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Discussion Starter #1
Trentsaab reckon Eibach springs are OK with standard shocks. I wish to buy a set of Eibach springs which I can get at a good price. Is matching them with Eibach shocks an unnecessary expense if I can stick with my SAAB shocks?

What are the pros and cons?
 

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In 2001 I ran my 9-3 with Eibach pro lowering springs with standard dampers. I found the car handled worse than with standard spring/damper combo to be honest.

Sweeping bends with a series of road compressions would have the rear bouncing around out-of-tempo with the road. The Eibachs and the standard shocks just didn't match.

Once I changed the shocks for the yellow sports adjustable Konis, it tightened everything up considerably.

I drive the same road now as then and the difference is really noticable. I would say that if one is thinking about fitting lowering springs, it's a good idea to match them with sports tuned shocks too, that way, bound/rebound rates will be matched to the characteristics of the stiffer spring.

For proof of what I'm saying, check out the video of me driving Maarten van Dorst's NG900SET, with Hirsch springs on standard dampers around the 'ring.. I'm bouncing all the time and the car never settles.. then check out me driving my 9-3 with the fuller suspension changes.. much less bounce and more composure..
 

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Upgtrading the shocks might be considered 'unnecessary' - but OTOH will result in much better body control and likely give superior ride comfort compared to using the springs alone. It's a gradual difference - the springs will affect the 'coarse' dynamics more (body lean, understeer) as long as the standard shocks can cope, upgraded shocks will then add the handling 'polish' - how the car copes with bad road surfaces, offset cambered roads, how it reacts to small steering inputs, and generally help the ride/handling balance - to distinguish a truly well handling car car from one that's merely 'OK''. Whilst a light car often can get away with changing only the springs and still be considerably improved, a heavier one will need better shocks to go with them sooner.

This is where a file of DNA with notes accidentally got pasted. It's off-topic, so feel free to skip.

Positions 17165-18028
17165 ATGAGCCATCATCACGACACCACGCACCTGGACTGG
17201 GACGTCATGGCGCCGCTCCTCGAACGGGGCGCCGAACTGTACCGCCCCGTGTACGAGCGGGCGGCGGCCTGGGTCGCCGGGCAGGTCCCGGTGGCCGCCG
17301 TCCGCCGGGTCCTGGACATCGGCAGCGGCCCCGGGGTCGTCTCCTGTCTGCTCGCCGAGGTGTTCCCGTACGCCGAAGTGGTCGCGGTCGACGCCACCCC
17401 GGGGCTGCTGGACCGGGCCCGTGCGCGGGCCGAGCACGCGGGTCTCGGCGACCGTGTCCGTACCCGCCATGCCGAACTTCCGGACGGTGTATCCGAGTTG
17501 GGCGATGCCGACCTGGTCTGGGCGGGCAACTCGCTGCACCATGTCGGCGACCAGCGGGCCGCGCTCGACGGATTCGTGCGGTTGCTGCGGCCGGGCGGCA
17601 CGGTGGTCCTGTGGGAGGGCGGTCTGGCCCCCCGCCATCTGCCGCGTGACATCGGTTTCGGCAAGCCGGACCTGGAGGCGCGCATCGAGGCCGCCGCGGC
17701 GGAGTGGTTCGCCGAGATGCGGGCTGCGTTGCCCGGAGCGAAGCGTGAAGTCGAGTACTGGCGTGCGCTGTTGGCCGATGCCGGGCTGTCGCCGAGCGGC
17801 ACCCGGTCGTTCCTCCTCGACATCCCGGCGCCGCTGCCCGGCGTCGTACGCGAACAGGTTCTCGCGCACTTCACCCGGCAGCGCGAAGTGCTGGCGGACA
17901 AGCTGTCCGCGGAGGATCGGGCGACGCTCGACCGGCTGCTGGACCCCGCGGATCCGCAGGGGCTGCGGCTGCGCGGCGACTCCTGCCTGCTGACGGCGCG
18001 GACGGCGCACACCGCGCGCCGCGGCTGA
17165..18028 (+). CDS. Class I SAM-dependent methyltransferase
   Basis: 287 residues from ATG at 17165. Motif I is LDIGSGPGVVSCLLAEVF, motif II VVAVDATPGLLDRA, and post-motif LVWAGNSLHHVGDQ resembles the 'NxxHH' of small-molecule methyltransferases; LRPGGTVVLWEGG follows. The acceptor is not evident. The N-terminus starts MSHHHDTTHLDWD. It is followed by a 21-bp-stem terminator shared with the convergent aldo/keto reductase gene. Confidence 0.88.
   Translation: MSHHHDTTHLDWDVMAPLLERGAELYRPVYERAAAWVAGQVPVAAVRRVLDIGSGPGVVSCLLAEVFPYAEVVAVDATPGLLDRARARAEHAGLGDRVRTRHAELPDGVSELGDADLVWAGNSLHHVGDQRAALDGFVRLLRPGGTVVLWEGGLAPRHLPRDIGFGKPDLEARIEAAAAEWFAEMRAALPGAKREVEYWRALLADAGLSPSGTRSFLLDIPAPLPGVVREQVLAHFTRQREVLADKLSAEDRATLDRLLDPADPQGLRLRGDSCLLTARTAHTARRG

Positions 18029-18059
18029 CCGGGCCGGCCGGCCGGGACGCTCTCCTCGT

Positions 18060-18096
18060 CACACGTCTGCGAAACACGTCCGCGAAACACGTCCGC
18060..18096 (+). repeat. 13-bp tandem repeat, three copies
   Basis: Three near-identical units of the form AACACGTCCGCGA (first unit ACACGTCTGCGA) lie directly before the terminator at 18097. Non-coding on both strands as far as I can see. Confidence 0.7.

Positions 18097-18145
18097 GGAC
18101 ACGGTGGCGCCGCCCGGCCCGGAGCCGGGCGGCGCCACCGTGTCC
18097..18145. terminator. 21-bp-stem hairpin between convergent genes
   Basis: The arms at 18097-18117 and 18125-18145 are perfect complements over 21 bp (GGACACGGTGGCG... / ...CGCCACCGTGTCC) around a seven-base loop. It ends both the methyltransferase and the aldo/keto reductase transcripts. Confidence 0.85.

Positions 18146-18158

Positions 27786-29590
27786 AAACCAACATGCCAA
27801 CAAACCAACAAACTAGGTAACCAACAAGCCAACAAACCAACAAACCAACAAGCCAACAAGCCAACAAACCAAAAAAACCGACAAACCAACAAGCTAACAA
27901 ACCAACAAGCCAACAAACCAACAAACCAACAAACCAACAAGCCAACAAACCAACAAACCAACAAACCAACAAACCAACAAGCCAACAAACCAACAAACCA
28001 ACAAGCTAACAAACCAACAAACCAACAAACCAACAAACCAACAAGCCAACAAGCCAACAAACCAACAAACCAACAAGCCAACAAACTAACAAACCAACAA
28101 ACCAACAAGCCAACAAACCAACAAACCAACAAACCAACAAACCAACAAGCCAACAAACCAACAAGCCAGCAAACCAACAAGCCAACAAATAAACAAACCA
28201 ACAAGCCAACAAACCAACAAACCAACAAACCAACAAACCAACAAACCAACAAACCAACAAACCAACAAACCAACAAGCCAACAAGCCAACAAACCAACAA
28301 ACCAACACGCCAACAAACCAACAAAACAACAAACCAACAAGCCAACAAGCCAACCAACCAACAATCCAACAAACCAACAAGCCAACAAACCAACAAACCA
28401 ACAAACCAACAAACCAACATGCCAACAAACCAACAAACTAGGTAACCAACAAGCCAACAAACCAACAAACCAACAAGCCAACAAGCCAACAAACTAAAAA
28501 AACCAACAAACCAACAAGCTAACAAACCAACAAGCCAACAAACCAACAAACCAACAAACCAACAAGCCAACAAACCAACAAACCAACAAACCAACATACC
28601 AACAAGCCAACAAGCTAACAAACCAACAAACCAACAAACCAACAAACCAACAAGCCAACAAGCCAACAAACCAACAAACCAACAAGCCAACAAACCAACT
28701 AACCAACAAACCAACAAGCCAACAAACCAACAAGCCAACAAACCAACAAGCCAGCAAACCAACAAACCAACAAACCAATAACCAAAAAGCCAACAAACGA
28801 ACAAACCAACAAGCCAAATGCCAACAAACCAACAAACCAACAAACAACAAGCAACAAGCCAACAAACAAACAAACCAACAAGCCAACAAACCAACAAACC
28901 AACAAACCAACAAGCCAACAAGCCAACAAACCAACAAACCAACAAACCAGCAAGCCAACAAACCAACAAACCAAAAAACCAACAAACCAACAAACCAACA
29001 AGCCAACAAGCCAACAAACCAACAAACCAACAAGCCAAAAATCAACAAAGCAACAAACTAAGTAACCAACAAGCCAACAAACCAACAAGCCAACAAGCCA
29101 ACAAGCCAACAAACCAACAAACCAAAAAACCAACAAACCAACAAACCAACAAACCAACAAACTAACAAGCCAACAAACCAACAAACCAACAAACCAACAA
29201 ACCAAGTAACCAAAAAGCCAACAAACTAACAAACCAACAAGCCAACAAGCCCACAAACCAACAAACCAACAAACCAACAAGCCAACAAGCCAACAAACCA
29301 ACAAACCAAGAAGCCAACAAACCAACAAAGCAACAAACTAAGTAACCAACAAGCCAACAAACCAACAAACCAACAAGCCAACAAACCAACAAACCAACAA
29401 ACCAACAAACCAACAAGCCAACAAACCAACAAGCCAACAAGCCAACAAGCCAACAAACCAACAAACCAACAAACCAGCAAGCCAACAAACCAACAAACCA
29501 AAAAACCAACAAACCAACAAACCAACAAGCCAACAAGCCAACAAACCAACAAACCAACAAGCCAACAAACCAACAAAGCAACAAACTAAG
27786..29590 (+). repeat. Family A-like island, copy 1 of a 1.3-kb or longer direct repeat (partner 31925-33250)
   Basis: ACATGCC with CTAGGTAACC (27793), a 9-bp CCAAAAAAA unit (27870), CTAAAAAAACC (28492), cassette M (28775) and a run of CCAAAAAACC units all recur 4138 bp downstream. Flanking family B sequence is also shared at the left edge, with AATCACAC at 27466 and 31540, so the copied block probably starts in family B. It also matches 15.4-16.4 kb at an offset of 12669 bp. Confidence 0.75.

In this case, if the car's had not that many miles (more likely with a 9-3 than with a c900) chances are the original shocks are still close to spec, in which case I'd trust Trent Saab's judgement and go for the springs as a 'Stage 1' upgrade, with the shocks being the next station on the way to 9-3 nirvana. For shocks, I'd consider the Koni Sport ones - the Eibach/Koni combo on Mark's TiD does a fantastic job.
 

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Discussion Starter #4
I think I shall wait and fit at the same time as Eibach pro-kit dampers. Would have considered Koni, but the man from Koni is a bit slack. I'll go for Eibach springs and dampers, I reckon.

Thanks for the advice.
 

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In 2001 I ran my 9-3 with Eibach pro lowering springs with standard dampers. I found the car handled worse than with standard spring/damper combo to be honest.

 [/b]
of course, where you drive will make a big part of the equation, too - I'm guessing here, but the Eibach springs/standard shock combo might have been quite acceptable and considered an improvement on Dutch motorways, but things would start to fall apart on the Scottish B-roads... Was it anything like that, Mark? Or am I completely mistaken?